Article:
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Multiple Generations to Compete at Maccabiah Games in Israel

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Jeffrey Binder, center, will be competing in the 21 World Maccabiah Games in Israel this summer, along with his son Zachary and daughter Abigail in tennis, fencing and volleyball respectively.

It promises to be quite a summer for Abigail, Zachary and Jeffrey Binder. The three members of the same family from Armonk will be competing at the 21st World Maccabiah Games in Israel starting in early July in three different sports.

The competition, which takes place every four years, is known as the “Jewish Olympics” and attracts athletes from around the globe who have at least one grandparent who is Jewish or who identifies as Jewish.

It may be the first time that multiple generations of the same family representing three different sports will be competing in the Games.

Abigail, 20, a University of Michigan junior and former three-year varsity volleyball player at Byram Hills High School, will be competing in her sport. Zachary, 18, qualified through competing as a fencer at the Division I collegiate level at Columbia University, after following his oldest sister, Sylvie, into the sport. Sylvie Binder also fences for Columbia.

Their father, Jeffrey, 55, competed on his high school and college tennis teams, and after putting his game on hold while working as a lawyer and helping to raise his three children, has been back on the court preparing for this moment.

For Binder’s two youngest children, the opportunity to go to Israel for the first time and compete against athletes from around the world is a special thrill.

“When I learned I was going to Israel with my family, where I would explore the country and develop a closer connection to my Jewish roots, I was thrilled,” Zachary said. “Representing the USA, competing and meeting new people in Israel will make for super exciting summer.”

Although Abigail doesn’t play for the Wolverines, she competes at the club level and serves as an instructor. She was the captain of the Byram Hills varsity team and named all-league in her senior year.

“I thought it was a really cool opportunity and I’m excited that the three of us are going to be going together and have that experience together,” she said.

The trip, which has them arriving in Israel on or about July 3 for about three weeks, will include their entire family. Jeffrey’s sister will be there with her family as well.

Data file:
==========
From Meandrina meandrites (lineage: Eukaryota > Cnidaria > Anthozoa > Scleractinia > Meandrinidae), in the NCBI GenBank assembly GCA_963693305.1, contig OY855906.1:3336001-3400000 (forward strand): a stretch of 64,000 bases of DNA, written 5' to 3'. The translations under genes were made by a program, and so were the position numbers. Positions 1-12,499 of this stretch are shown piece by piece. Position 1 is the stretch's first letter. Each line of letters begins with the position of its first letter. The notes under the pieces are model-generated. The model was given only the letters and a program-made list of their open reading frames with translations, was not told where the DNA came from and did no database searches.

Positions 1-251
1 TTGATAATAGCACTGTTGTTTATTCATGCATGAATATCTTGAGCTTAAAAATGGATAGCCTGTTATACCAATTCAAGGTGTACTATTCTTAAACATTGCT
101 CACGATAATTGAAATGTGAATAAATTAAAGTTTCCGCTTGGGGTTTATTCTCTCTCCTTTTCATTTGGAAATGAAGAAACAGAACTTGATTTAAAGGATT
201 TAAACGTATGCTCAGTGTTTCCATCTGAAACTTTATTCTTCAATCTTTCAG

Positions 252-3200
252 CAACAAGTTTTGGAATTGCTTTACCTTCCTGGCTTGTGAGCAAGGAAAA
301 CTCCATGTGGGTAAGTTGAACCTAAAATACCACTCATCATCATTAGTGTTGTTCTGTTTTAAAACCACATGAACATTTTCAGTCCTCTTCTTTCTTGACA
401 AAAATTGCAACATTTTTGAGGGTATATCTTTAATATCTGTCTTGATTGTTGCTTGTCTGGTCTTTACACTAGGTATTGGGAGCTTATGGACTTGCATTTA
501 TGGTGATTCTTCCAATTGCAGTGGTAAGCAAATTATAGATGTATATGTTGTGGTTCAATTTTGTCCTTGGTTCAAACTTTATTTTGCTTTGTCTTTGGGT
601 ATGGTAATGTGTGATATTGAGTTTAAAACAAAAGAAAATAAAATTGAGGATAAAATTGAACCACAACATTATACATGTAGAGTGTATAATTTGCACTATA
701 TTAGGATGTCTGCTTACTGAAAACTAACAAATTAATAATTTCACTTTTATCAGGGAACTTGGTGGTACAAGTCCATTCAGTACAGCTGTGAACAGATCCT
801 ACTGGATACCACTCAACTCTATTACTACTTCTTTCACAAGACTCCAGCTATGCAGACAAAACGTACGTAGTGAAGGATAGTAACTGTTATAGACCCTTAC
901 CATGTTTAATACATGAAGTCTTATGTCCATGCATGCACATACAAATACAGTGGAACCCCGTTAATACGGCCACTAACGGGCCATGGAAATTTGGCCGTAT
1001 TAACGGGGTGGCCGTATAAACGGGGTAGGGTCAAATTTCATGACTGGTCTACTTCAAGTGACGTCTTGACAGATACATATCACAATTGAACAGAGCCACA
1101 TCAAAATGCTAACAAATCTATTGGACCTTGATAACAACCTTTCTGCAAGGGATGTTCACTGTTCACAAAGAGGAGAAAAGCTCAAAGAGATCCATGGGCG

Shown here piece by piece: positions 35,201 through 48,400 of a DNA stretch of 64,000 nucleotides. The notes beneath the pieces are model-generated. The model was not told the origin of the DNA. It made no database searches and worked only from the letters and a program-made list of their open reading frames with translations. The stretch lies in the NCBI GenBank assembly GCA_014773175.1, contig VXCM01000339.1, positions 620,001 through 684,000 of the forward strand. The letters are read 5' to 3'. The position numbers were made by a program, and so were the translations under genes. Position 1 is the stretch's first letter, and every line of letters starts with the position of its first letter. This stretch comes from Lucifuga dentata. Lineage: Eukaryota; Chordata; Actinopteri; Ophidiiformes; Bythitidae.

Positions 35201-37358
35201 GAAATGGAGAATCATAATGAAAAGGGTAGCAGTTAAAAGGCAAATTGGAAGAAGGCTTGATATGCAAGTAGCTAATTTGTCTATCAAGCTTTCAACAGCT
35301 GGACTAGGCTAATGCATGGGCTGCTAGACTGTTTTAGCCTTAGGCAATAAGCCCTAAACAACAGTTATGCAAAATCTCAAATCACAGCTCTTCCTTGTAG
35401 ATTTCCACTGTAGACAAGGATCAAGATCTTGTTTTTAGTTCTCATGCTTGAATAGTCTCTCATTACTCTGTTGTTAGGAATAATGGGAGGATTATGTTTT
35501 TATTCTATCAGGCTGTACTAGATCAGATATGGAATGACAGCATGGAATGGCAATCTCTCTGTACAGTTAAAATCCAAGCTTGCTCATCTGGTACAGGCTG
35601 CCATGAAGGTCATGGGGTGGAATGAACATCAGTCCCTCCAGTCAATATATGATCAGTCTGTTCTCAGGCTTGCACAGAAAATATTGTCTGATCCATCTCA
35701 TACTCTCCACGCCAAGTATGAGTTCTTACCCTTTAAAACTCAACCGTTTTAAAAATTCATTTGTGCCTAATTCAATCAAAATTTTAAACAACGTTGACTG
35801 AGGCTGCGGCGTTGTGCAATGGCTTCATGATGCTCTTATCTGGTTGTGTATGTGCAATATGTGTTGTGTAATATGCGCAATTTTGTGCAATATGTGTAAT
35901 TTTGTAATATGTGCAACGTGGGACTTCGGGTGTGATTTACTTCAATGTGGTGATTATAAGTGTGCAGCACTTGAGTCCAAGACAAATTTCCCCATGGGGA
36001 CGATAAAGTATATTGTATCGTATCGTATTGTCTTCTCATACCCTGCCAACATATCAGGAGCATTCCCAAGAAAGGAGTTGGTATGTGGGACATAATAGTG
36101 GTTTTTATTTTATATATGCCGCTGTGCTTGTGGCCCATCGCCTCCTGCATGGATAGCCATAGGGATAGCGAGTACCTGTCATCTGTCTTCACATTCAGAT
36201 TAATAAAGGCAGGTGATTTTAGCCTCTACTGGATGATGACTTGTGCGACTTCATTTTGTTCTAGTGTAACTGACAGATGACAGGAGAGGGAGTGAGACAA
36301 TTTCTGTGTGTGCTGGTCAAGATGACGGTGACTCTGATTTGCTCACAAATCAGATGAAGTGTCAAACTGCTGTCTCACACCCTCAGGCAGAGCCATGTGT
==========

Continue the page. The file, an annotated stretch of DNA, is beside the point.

For Jeffrey, having his kids be able to tour the country and be in touch with their roots is as gratifying as having them compete. For the athletes under 25 years old, there is a week-long Israel Connect orientation program that brings them to the country’s historical sites. It promises to deepen their Jewish pride and identity through sports.

Although they each had a Bar or Bat Mitzvah, Jeffrey said they were not raised in a particularly observant household. They’ll also get to spend time with their peers and have a better understanding of who they are.

“That’s what I really like. It’s going to deepen their connection to their culture, religion and nation of Israel,” he said. “They’re going to see it all.”

Once the competition begins, they will be scattered about the country, although all events will be within a couple of hours of each other. Fencing will take place in Tel Aviv, volleyball is in Jerusalem and tennis is in Betania.

Jeffrey Binder, who will actually be competing in the 40s age category because there is a dearth of players in that division, said he will be preparing by playing outdoors in Florida to train for the high summer heat in Israel.

“For me, tennis is like a connection to my youth,” he said of his motivation to play. “It’s keeping me young because I started so young so I feel like every time I step on the court, I’m 18 years old again. My knees may differ.”

Abigail, Zachary and Jeffrey agreed that sports serve as an important connection for the whole family.

“I just think that sports have given us a chance to connect and really have these shared loves, and even though we don’t play volleyball (together) or we don’t play tennis, we are very supportive of everyone’s achievements,” Abigail said.

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